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Scientists have way to control sugars that lead to diabetes, obesity

WEST LAFAYETTE, Ind. - Scientists can now turn on or off the enzymes responsible for processing starchy foods into sugars in the human digestive system,

 

a finding they believe will allow them to better control those processes in people with type 2 diabetes and obesity.

Bruce Hamaker, a professor of food science and director of the Whistler Center for Carbohydrate Research at Purdue University, said the four small intestine enzymes, called alpha-glucosidases, are responsible for generating glucose from starch digestion. Each enzyme functions differently, breaking down starches into different sugars at different rates. Someone missing one or more of those enzymes creates glucose improperly.

Influx of glucose to the blood increases insulin release from the pancreas, which allows the body to remove the sugar. When the body's tissues cannot respond well to insulin, the blood sugar is not lowered, a situation seen in type 2 diabetics. Even in non-diabetics, excess sugars not burned by the body as energy may be stored as fat, an issue for people prone to obesity.

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Kidney Grafts Function Longer in Europe than in the United States

Kidney transplants performed in Europe are considerably more successful in the long run than those performed in the United States

 

While the one-year survival rate is 90% in both Europe and the United States, after five years, 77% of the donor kidneys in Europe still function, while in the United States, this rate among white Americans is only 71%.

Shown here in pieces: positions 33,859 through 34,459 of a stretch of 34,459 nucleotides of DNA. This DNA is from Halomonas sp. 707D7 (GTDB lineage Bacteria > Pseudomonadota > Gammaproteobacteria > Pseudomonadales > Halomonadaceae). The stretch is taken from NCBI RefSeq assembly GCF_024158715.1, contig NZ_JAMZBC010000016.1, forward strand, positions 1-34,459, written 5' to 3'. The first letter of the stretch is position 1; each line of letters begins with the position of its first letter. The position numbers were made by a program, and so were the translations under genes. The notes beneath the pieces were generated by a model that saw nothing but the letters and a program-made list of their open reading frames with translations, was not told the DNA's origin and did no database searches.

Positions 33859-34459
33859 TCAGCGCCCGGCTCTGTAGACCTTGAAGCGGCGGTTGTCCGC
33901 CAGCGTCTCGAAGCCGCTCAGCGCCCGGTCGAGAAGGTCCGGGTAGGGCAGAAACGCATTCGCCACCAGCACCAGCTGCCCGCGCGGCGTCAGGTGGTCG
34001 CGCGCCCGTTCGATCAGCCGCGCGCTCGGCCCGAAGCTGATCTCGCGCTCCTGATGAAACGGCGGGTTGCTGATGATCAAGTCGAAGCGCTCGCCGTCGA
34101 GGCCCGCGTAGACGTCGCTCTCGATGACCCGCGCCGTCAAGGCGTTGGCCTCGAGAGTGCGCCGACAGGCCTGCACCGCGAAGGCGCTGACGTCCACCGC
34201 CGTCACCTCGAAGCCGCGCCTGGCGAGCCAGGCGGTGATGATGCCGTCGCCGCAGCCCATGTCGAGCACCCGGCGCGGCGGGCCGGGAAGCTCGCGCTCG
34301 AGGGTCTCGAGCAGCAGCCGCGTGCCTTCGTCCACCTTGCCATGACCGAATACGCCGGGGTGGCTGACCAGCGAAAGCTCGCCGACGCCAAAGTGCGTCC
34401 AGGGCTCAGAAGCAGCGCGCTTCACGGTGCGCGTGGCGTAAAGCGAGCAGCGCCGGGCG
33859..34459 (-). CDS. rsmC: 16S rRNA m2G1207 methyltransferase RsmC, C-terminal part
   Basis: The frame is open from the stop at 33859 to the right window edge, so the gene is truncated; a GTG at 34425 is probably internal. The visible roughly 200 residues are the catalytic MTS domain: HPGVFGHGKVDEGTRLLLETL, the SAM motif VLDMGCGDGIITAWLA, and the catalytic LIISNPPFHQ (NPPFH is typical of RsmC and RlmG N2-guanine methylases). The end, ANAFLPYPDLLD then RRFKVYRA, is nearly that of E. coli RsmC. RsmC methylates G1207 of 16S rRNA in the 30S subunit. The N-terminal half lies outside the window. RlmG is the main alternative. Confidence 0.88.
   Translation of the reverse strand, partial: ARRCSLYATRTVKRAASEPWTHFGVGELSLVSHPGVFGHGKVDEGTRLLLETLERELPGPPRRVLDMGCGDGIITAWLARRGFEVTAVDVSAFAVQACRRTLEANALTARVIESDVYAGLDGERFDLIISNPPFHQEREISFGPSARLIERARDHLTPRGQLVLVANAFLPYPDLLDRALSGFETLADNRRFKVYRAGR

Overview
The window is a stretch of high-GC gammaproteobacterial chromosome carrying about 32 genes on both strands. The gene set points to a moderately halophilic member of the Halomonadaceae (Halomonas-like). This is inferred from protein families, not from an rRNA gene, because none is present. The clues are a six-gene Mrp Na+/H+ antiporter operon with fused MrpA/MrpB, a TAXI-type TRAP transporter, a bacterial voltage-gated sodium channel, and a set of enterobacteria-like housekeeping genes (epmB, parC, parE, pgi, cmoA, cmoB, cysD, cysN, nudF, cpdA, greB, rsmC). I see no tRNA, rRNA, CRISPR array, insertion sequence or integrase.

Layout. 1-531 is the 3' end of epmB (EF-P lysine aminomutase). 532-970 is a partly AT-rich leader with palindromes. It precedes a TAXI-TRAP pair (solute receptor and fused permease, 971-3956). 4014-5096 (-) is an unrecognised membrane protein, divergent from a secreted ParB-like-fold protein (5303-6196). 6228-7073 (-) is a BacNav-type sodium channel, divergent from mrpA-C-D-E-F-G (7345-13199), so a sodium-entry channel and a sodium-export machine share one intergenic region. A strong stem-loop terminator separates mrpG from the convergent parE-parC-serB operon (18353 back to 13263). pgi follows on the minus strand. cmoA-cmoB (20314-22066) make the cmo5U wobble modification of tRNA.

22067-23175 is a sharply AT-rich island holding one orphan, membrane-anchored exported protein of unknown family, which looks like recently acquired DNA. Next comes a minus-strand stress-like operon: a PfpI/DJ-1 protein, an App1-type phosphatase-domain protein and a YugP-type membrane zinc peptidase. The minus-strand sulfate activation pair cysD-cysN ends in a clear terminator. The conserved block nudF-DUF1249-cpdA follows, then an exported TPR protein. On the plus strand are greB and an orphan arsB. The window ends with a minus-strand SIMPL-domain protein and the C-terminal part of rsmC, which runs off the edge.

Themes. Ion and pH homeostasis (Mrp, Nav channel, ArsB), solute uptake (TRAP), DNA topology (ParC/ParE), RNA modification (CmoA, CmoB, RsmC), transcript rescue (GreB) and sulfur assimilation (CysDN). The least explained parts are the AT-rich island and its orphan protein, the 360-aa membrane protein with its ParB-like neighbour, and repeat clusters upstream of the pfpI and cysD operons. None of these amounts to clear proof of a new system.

After ten years, graft survival for the two groups is 56% versus 46%, respectively. The lower survival rates compared to Europe also apply to Hispanic Americans, in whom 48% of the transplanted kidneys still function after ten years, and particularly to African Americans, whose graft survival is a mere 33%.

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"Never Events" Might Lead to "Never Treatment”

The efforts to decrease the incidence of preventable errors in medical treatment

 

The efforts by the Centers for Medicare and Medicaid Services (CMS) and the Federal Government to improve the quality of healthcare and decrease the incidence of preventable errors in medical treatment (known as "Never Events") should be applauded. This is a difficult and complicated but important task. The American Association of Hip and Knee Surgeons (AAHKS) and other organizations share CMS's goal of promoting high quality, safe and effective care for all patients. We have met with CMS on numerous occasions to help promote these efforts and make constructive comment on the proposed rules.

Furthermore, we support a payment system that advocates quality care, including withholding payment for certain "Never Events" that should truly not occur, such as operating on the wrong limb. Every effort should be made to eliminate preventable hospital-acquired conditions. The AAHKS is concerned that if CMS includes complications that are not always reasonably preventable on the hospital-acquired condition list, this may have the unintended negative affect of restricting patient's access to and quality of care.

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